Last week in response to the Public Protector’s report – the Democratic Alliance (DA) laid charges against Zungu and other senior officials in the department at the time. In addition to her role as special advisor on NHI to the minister of health, Zungu is also considered by some to be a front-runner for the position of Director-General in the national Department of Health.

Zungu’s contract as HoD was reportedly not renewed in 2015 amidst allegations of maladministration and corruption. The former premier Senzo Mchunu instituted an investigation based on the allegations, but the outcome was never made public.

‘Political grandstanding’

DA Member of the KwaZulu-Natal Legislature Dr Rishigen Viranna who laid the charges Friday, told Spotlight: “The department is notorious for not acting against those who have resigned. They claim to not have jurisdiction. That is exactly the reason why we are laying charges with the police under the Public Finance Management Act (PFMA).”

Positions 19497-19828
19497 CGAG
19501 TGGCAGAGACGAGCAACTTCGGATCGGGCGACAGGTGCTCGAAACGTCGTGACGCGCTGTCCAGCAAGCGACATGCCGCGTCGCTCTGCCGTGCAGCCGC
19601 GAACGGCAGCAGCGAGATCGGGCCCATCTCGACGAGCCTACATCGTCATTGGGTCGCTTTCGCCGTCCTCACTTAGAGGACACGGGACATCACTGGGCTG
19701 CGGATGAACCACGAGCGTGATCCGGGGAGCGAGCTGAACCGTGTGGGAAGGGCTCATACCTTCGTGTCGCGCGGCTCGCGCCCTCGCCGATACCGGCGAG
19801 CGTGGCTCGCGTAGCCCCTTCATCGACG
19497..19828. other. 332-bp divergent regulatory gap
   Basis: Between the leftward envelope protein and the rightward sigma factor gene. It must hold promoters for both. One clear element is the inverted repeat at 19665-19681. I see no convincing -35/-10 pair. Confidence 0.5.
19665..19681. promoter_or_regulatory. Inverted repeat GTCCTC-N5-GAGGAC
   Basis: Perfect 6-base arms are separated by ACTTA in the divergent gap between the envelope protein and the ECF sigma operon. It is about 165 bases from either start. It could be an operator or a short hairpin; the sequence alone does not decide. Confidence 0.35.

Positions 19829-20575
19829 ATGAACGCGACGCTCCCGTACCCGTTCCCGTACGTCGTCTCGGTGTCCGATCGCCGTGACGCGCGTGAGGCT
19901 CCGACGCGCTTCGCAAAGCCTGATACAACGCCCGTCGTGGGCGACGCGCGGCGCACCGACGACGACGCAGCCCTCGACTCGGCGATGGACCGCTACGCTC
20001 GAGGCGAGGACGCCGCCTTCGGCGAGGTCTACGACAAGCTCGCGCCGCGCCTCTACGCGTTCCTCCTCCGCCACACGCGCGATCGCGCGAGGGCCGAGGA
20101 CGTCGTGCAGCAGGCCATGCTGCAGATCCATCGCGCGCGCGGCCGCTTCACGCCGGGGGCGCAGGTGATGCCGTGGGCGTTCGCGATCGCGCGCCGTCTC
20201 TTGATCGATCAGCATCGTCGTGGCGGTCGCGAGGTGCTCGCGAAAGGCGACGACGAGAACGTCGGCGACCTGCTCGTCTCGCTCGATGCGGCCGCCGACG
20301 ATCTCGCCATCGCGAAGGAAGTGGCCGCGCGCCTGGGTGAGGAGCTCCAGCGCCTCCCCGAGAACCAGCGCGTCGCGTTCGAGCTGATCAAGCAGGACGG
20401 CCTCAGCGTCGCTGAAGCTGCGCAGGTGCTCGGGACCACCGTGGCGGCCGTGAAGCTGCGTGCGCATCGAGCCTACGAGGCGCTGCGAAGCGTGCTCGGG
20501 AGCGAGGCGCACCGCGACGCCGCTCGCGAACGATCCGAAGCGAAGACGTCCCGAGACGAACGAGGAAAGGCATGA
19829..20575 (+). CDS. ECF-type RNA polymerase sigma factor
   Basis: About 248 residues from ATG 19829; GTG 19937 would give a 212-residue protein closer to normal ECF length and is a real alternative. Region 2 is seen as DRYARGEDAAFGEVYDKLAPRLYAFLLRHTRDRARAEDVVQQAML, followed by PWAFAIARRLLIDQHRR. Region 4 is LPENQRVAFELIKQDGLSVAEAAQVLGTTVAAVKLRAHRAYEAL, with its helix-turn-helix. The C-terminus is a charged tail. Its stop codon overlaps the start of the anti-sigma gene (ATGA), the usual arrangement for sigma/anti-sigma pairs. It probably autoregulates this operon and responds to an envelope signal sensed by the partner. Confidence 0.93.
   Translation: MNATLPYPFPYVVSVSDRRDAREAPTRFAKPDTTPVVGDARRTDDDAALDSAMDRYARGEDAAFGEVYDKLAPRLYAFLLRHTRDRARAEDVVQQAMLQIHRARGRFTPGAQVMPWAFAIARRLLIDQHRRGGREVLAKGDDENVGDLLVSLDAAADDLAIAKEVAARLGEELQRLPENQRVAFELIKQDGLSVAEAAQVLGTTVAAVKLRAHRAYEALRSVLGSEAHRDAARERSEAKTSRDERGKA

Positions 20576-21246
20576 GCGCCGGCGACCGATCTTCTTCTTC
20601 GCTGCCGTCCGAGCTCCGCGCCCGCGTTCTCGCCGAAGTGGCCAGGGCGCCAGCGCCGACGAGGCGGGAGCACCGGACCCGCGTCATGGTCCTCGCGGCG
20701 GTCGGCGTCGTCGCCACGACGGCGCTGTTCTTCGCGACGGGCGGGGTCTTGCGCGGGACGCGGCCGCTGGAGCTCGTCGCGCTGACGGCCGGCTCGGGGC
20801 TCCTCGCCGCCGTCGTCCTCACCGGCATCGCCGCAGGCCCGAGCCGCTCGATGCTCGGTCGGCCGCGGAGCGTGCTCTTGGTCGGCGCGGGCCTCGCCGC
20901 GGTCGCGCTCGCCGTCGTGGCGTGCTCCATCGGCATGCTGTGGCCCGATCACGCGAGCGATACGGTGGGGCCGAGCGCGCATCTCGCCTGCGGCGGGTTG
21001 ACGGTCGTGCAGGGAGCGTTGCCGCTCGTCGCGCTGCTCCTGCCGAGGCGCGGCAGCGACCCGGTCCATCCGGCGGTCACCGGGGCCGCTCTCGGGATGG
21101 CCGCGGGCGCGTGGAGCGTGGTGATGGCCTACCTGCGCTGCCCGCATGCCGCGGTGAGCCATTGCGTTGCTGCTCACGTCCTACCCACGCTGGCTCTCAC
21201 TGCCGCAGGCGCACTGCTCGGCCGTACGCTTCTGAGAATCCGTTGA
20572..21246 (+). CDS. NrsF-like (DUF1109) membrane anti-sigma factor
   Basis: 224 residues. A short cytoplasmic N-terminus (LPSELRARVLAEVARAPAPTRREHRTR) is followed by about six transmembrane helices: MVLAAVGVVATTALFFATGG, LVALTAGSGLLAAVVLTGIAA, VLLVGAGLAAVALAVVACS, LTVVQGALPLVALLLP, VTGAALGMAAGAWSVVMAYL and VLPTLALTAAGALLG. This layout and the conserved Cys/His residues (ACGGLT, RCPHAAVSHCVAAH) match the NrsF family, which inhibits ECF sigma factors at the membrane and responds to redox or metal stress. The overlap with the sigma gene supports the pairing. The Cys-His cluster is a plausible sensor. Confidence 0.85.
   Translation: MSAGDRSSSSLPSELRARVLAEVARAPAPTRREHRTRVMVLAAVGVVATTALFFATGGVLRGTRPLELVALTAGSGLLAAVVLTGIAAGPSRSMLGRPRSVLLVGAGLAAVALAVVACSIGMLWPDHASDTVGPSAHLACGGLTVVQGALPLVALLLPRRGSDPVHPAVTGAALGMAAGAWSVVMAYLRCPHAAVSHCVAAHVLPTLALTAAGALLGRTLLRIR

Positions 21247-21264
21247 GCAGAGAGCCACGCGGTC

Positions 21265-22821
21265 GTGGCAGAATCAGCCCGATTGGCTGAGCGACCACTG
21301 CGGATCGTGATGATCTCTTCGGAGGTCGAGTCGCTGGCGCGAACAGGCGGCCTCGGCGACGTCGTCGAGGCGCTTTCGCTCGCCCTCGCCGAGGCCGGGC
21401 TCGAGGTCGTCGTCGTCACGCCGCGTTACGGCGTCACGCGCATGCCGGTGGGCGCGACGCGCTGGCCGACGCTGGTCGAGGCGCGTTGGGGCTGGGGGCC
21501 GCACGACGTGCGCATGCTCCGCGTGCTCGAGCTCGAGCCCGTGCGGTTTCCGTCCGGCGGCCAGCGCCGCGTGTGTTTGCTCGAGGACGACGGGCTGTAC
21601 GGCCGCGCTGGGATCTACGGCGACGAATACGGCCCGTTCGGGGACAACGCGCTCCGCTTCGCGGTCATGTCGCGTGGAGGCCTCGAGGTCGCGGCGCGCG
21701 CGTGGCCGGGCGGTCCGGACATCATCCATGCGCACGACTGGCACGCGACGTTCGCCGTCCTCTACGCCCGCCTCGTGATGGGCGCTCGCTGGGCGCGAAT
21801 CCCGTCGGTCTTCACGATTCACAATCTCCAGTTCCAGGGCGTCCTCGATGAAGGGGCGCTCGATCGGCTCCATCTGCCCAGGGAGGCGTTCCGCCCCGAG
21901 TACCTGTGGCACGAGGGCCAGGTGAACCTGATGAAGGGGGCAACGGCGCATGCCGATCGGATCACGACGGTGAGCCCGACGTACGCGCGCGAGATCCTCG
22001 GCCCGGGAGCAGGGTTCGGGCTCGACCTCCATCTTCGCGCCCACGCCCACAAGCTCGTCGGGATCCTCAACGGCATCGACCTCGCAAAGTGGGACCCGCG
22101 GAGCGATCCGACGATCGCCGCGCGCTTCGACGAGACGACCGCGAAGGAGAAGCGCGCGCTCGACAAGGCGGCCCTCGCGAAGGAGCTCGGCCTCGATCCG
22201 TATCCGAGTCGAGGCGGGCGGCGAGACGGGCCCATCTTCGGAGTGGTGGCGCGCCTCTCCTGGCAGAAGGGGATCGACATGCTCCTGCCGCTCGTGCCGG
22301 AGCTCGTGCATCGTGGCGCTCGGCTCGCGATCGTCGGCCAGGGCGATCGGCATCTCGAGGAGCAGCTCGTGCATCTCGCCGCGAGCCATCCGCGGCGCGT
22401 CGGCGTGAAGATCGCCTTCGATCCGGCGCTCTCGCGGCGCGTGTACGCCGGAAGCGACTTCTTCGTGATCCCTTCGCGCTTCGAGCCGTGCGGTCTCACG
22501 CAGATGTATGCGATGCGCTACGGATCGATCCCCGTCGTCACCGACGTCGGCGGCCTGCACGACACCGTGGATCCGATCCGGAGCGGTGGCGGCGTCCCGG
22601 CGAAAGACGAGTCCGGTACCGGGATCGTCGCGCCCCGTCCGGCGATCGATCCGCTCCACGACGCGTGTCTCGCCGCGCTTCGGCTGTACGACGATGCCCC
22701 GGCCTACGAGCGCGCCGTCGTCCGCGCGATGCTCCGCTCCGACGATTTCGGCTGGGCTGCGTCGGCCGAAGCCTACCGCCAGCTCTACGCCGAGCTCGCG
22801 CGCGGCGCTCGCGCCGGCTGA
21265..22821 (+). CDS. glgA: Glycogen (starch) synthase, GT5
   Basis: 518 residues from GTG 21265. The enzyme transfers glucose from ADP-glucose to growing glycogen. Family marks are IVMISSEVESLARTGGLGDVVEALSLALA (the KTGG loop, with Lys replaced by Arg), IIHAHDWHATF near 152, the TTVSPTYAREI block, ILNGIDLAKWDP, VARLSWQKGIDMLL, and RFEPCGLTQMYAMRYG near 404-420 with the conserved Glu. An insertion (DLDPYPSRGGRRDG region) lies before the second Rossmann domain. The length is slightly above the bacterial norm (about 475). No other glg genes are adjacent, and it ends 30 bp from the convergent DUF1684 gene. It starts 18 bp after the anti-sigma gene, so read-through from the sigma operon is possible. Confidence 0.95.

When Spotlight approached the provincial department of health in KZN and MEC Nomagugu Simelane-Zulu for comment, the MEC’s spokesperson Noluthando Nkosi in relation to the charges only said: “The MEC will not be drawn into any political grandstanding. She will, however engage the relevant authorities, being the Public Protector on the findings.” Nkosi wouldn’t say more on what this ‘engagement’ with the Public Protector on the findings will entail.

Concerns not new

The Public Protector flagged poor contract management and irregular and fruitless and wasteful expenditure to the tune of millions as a big concern. However, these concerns are not new – the Auditor General has made similar findings over many years often with little or no consequences.